Professional News
Poor Endure Access Problems In All Regions of U.S.
Psychiatric News
Volume 39 Number 15 page 15-15

Serious problems with access to mental health services have surfaced in one of the periodic analyses by the Center for Studying Health System Change (HSC) about the viability of the "safety net."

Every two years HSC researchers visit 12 nationally representative metropolitan communities to track changes in local health care markets. The communities are Boston, Cleveland, Greenville, S.C., Indianapolis, Lansing, Mich., Little Rock, Ark., Miami, northern New Jersey, Orange County, Calif., Phoenix, Seattle, and Syracuse, N.Y.

The researchers interview individuals who are involved directly or indirectly in providing safety-net services to low-income people.

The issue brief, "Health Care Access for Low-Income People: Significant Safety Net Gaps Remain," published in June, reports on interviews that occurred in 2002-03.

Comments such as "the mental health delivery system is in shambles" expressed the extent of these problems, according to researchers Laurie E. Felland, Suzanne Feit-Lisk, and Megan McHugh.

Access to mental health services surfaced as a significant problem in eight of the 12 communities, although Felland told Psychiatric News that it should not be assumed that access was not a challenge in all the communities.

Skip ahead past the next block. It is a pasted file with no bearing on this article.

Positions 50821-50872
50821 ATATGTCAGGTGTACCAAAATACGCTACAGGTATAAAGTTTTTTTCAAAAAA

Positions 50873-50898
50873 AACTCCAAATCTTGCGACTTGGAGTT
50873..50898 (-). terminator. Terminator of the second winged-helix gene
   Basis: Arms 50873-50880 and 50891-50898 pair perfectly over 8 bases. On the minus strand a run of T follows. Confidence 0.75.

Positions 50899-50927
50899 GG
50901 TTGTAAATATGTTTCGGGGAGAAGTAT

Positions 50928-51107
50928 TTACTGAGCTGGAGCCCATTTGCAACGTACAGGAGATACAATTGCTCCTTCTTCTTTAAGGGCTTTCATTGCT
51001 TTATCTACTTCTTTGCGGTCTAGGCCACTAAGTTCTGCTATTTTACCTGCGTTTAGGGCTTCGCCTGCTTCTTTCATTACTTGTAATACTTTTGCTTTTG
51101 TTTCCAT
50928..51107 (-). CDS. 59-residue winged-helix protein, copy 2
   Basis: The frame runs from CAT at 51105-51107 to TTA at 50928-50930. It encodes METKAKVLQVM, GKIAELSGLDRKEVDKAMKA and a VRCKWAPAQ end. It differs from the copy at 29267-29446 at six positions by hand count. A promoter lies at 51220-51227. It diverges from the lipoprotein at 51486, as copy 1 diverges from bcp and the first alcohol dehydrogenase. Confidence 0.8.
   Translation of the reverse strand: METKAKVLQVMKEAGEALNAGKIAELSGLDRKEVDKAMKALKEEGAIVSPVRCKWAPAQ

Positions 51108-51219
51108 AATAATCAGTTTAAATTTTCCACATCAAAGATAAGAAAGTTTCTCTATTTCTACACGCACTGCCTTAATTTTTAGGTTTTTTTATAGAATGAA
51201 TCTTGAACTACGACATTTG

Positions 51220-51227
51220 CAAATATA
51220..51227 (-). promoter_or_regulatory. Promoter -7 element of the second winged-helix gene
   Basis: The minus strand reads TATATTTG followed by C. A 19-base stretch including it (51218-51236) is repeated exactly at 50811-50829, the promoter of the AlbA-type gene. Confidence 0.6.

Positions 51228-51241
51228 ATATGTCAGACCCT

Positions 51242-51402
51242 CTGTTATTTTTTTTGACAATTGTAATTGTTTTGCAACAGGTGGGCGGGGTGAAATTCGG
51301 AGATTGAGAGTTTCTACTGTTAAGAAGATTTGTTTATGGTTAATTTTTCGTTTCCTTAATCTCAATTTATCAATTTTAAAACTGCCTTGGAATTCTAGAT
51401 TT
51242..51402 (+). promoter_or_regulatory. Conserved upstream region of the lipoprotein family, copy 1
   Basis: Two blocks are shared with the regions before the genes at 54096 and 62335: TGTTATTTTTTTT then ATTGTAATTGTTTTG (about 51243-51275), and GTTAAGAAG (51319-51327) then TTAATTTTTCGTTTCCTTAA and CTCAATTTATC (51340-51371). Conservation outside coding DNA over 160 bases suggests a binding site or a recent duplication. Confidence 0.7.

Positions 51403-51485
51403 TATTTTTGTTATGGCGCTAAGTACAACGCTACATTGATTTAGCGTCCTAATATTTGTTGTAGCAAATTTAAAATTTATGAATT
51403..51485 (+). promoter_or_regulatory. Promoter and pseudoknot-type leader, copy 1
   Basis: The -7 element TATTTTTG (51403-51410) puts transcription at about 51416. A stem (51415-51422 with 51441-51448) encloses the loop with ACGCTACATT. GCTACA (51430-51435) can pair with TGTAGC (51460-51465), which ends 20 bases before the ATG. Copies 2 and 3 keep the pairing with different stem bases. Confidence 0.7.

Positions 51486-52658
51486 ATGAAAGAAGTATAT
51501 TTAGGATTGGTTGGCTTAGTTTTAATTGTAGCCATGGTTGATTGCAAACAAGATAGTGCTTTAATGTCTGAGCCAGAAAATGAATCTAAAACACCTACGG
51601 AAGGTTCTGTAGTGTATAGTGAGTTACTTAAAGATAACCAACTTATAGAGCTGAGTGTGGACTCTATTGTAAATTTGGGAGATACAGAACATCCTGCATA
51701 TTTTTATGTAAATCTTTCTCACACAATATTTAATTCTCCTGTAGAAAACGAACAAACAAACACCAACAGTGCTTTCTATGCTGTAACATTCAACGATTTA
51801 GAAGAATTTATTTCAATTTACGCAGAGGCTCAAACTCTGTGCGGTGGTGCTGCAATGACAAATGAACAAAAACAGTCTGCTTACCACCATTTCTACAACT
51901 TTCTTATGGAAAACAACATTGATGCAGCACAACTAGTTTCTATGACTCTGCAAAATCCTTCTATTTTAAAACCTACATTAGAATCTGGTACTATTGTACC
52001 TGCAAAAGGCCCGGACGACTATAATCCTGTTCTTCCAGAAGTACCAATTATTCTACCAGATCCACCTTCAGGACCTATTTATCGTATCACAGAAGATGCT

"We are hearing that more and more patients are showing up at community health clinics and other places that provide primary care with serious mental health problems that have not been treated," she said.

HSC researchers typically have not interviewed individuals directly involved in providing mental health services, so these reports of problems suggest that mental health access issues are being manifested in the primary health care system.

Felland said that their respondents also reported that more people with psychiatric emergencies are showing up in emergency rooms, a trend that has been documented in other research (Psychiatric News, June 18).

One positive development has been the addition of mental health and substance abuse treatment services to community health centers through the use of federal grants from a program begun in 2002 by President Bush to expand and improve services at those centers.

Felland and colleagues wrote, "State and local policymakers are aware of the access problems for specialty, mental health, and dental services, but communities have been more active in addressing the issue."

They continued by noting that budget constraints have hampered states' ability to allocate funds over the last few years.

Felland said that although some states had increased Medicaid provider rates, those rates often were still much lower than private insurer rates.

In addition, the HSC analysis was based on 2002-03 interviews before the deepest cuts to Medicaid had begun.

The researchers concluded, "Across communities, low-income and uninsured people face long-standing, and sometimes worsening, difficulties in obtaining specialty, dental, and mental health services.... Safety net providers are not equipped to meet the wide range of health care needs of all low-income people, and access to private practitioners remains limited."

They identify low payment rates as a major barrier to access.

"Health Care Access for Low-Income People: Significant Safety Net Gaps Remain" is posted online at<www.hschange.com/CONTENT/682/>.

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